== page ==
What is a bath bomb?
A bath bomb is made of a dry, compressed, combination of ingredients that fizz and bubble when they touch water. A simple one contains, more often than not, baking soda, corn starch, citric acid, and water as a binder. While this will give you the expected fizz, it won’t provide you with any scents, colors, or added moisturizing benefits which most people enjoy.
Therefore most companies that sell them, such as Lush or Bath and Body Works (and your home DIYer) add additional ingredients. These include essential oils for scents, coconut oil, almond oil, epsom salt to moisturize the skin. Additionally, they will add dyes and other additives such as glitter or dried flowers which get mixed into or float in a bath.
As with food products, bath bombs too have ingredients with an expiration date and a recommended shelf life. The shelf life of bath bombs refers to how long you can store them, and they still maintain full effectiveness. A bath bomb has an average shelf life of about six months.
Common bath bomb ingredients include citric acid and sodium bicarbonate (baking soda). While baking soda and citric acid both have long shelf lives, citric acid starts losing its potency as time passes. However, you can easily preserve the potency of the citric acid by storing it in a tightly sealed container.
When they are exposed to water or moisture, bath bombs tend to create an acid-base reaction. If they are exposed too much to the moisture in the air, they might not fizz anymore and would begin to lose their effective properties.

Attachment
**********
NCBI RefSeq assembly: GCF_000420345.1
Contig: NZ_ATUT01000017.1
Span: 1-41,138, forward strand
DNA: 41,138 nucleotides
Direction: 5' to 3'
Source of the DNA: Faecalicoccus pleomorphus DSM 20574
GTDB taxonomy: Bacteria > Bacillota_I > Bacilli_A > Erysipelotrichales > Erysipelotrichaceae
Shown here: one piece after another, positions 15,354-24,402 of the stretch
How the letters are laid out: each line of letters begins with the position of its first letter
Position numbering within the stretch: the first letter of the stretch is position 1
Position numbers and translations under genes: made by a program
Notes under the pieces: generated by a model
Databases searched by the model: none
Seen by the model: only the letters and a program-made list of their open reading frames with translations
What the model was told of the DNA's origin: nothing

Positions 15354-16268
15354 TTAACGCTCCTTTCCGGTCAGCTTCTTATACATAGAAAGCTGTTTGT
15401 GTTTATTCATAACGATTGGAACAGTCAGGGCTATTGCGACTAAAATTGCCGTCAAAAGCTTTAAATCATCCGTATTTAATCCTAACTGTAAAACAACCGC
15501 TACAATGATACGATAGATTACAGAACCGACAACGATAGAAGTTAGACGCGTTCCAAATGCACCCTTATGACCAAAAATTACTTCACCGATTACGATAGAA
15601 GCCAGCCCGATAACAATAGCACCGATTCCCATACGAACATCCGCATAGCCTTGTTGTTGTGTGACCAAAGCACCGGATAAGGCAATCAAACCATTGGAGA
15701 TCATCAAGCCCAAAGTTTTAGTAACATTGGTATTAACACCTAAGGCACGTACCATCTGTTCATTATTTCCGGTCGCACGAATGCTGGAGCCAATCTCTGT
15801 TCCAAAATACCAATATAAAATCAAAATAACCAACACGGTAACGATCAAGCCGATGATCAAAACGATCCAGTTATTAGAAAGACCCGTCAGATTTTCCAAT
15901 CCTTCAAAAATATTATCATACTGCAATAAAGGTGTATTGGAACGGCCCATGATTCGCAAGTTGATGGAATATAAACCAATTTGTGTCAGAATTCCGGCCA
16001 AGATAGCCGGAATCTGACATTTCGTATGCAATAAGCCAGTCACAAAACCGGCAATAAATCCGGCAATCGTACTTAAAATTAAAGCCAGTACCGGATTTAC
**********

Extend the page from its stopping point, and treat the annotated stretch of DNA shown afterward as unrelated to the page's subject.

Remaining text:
The fresher your bath bomb is, the faster they fizz, and the better they work. You can utilize tight bulk bath bomb containers to store your fizzies for a long time, and they'll still be usable, but they cannot work effectively as compared to fresh ones.
You should store bath bombs in a cool and dry place such as basements or cupboards. If you like in a humid environment, you can ensure your bath bombs are properly stored with a dehumidifier.
How Does it Work?
The “bomb” aspect of a bath bomb is the fizziness. But what’s going on in those spheres that make them so fizzy? Two of the key ingredients to a bath bomb are citric acid and sodium bicarbonate. You might also know sodium bicarbonate by its more common name, baking soda. These two ingredients are what cause the impressive and delightful fizz when the bath bomb enters the water.
When sodium bicarbonate (NaHCO3) comes in contact with water, the sodium (Na) molecules break off from the bicarbonate (HCO3). At the same time, the citric acid is dissolving, with a single hydrogen ion (H+) separating from the rest of the molecule. When the released hydrogen ion from the citric acid encounters the bicarbonate from the baking soda another reaction happens! This time, carbon dioxide (CO2) gas is released as one of the end products. The carbon dioxide forms bubbles in the soap and bath water, and rushes to the surface with a delightful fizz.